of Republican government in Louisiana
On this date in 1874...
Joseph P. Macheca, a produce importer and steamship line owner allied with Louisiana conservative Democratic interests, on the evening of September 9, 1874, called to order an organizational meeting of the white supremacist Cosmopolitan Democratic Club of the City of New Orleans.
A press report by the Daily Picayune indicated that the meeting, held at Royal and Orleans Streets, drew a large number of "foreign citizens," including immigrants from Italy, Austria and Spanish-speaking countries. (The Royal and Orleans location is behind the landmark St. Louis Cathedral and about one city square from the Orleans Ballroom, where Macheca's violently racist Innocenti organization regularly met six years earlier.)
The new group supported a resolution that was starkly racist:
Whereas it behooves all good citizens to take part in the approaching campaign, in order to redeem the State of Louisiana, and relieve her from the present usurpation - Be it resolved, That we, as white citizens, do form ourselves into a Democratic club, to be known as the "Cosmopolitan Democratic Club" of the city of New Orleans.
|Daily Picayune, Sept. 10, 1874.|
When the Cosmopolitan Democratic Club elected officers, Macheca was selected as grand marshal. Today that position would be the ceremonial leader of parades, but it had a more military function in 1874. All present at the meeting must have recalled Macheca's leadership of the Innocenti's bloody marches through African-American neighborhoods during the 1868 election season.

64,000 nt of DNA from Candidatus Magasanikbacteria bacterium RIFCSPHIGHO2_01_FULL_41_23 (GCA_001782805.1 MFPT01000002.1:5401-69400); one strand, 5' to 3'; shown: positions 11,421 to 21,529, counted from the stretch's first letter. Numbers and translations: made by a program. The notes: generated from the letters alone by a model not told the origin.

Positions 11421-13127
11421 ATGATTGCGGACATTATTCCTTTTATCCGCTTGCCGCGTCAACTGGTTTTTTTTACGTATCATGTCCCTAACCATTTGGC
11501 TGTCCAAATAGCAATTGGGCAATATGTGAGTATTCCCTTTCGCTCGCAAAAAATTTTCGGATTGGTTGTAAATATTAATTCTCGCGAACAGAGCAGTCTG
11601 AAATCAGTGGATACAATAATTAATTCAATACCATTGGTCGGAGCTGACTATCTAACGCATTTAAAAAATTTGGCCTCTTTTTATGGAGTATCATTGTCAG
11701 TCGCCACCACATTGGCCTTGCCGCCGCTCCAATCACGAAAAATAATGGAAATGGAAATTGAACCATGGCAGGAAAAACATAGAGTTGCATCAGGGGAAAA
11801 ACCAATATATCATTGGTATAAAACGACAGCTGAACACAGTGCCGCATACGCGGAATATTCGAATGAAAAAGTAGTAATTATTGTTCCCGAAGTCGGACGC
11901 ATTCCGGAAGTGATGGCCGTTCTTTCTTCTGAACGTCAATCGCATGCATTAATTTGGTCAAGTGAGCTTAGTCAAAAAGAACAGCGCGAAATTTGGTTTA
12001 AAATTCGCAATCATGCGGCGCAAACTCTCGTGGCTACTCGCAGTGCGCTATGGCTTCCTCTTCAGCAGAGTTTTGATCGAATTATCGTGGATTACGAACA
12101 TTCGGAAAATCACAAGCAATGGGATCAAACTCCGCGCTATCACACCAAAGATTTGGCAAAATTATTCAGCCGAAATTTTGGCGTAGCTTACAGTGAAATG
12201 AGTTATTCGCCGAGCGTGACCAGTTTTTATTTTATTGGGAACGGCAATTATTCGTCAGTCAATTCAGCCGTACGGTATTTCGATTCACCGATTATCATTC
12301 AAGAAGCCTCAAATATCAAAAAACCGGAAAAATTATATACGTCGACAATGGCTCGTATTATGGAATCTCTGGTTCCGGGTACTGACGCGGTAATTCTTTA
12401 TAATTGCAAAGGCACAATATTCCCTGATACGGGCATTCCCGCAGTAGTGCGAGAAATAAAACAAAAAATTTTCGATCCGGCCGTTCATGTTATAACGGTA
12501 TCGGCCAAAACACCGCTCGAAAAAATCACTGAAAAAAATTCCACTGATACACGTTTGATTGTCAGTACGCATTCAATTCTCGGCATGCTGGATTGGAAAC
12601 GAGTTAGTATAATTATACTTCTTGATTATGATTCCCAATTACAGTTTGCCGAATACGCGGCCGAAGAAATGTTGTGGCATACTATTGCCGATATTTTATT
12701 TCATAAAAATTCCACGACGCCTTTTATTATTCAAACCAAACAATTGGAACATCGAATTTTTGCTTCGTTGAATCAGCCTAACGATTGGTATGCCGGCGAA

The military purpose of the Cosmopolitan Democratic Club became evident less than a week later, as "Captain Macheca" and his men participated in a large-scale insurrection against Republican state government. The revolt was organized by the Crescent City White League, a network of paramilitary groups (like the Cosmopolitan Democratic Club) that was led by former Confederate officers.
Macheca's force played a pivotal role in routing state militia and New Orleans Metropolitan Police in the September 14, 1874, conflict recalled as the Battle of Liberty Place. The victory was short-lived, as federal troops were quickly moved into New Orleans to restore Republican control.
Read more about these subjects:
Deep Water: Joseph P. Macheca and the Birth of the American Mafia by Thomas Hunt and Martha Macheca Sheldon